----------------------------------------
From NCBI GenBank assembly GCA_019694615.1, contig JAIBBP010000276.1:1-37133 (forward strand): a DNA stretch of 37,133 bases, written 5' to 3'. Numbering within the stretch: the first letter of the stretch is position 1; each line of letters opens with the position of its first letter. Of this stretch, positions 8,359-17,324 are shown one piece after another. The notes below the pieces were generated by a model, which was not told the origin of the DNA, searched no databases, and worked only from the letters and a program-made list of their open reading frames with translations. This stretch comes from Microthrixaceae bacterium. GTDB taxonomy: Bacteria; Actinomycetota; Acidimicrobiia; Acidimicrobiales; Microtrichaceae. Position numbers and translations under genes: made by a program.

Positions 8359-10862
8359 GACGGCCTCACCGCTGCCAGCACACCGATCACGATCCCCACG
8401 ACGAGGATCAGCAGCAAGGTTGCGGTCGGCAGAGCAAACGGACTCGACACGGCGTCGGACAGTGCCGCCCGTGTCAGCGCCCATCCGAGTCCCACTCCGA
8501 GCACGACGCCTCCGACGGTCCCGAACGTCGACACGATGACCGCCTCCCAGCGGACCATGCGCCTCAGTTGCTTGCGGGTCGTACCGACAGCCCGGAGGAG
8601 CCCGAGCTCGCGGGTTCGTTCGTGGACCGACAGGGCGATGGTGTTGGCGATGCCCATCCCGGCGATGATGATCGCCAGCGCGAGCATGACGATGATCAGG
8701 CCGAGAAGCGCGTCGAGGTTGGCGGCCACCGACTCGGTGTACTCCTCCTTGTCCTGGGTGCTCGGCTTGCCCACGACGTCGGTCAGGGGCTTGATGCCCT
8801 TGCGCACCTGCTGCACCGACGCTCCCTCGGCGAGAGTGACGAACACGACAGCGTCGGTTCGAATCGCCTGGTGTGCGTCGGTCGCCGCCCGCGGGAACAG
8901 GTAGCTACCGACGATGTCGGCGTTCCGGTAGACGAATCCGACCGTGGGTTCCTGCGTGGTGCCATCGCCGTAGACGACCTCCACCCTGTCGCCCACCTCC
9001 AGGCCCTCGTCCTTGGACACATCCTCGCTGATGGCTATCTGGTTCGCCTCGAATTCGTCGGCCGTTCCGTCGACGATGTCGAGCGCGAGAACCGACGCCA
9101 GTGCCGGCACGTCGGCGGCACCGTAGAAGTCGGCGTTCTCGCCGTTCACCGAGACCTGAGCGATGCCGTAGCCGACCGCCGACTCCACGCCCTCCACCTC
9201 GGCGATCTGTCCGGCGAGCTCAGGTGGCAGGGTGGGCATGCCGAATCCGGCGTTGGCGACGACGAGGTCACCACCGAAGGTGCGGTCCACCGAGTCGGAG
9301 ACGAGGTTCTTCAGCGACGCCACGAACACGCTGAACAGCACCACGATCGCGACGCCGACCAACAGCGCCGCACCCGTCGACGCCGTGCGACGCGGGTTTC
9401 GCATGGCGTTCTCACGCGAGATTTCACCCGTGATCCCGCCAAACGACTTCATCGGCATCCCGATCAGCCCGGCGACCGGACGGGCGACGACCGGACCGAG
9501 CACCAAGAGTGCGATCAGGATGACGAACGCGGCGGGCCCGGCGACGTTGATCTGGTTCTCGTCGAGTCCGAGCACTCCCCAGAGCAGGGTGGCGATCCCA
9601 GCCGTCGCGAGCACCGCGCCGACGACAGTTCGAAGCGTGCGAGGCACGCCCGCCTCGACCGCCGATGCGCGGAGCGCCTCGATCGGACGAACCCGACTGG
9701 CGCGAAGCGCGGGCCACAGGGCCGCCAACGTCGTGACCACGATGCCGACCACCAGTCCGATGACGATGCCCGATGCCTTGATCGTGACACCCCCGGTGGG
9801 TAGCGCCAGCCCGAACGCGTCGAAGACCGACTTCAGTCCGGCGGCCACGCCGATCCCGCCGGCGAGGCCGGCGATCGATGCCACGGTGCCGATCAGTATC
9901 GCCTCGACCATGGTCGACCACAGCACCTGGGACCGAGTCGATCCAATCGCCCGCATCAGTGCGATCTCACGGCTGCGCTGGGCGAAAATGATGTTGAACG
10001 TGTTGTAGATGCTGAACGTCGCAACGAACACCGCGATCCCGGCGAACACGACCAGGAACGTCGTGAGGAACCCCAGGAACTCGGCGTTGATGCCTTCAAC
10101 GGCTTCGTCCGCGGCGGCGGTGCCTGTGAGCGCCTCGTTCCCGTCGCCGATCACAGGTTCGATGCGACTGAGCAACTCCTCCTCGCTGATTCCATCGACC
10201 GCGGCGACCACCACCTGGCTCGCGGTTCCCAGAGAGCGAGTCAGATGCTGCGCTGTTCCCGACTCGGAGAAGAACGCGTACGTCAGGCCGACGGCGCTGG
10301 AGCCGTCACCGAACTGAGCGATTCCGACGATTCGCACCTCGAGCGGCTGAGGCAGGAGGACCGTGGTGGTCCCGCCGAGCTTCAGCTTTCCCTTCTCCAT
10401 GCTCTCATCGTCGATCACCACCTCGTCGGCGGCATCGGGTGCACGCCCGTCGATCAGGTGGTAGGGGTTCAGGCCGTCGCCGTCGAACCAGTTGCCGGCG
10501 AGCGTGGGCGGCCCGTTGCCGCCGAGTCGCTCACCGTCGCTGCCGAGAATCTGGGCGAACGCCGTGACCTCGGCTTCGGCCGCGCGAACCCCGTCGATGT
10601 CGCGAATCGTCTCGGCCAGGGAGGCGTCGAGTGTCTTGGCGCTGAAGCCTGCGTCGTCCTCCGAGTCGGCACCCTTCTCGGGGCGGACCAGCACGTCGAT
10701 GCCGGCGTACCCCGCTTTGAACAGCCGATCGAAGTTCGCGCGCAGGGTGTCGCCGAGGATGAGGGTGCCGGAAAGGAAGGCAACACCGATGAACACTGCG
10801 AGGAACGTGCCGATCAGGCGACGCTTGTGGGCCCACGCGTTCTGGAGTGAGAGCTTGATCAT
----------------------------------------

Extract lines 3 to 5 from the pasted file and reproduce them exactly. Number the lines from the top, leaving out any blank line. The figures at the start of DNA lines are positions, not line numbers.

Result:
8359 GACGGCCTCACCGCTGCCAGCACACCGATCACGATCCCCACG
8401 ACGAGGATCAGCAGCAAGGTTGCGGTCGGCAGAGCAAACGGACTCGACACGGCGTCGGACAGTGCCGCCCGTGTCAGCGCCCATCCGAGTCCCACTCCGA
8501 GCACGACGCCTCCGACGGTCCCGAACGTCGACACGATGACCGCCTCCCAGCGGACCATGCGCCTCAGTTGCTTGCGGGTCGTACCGACAGCCCGGAGGAG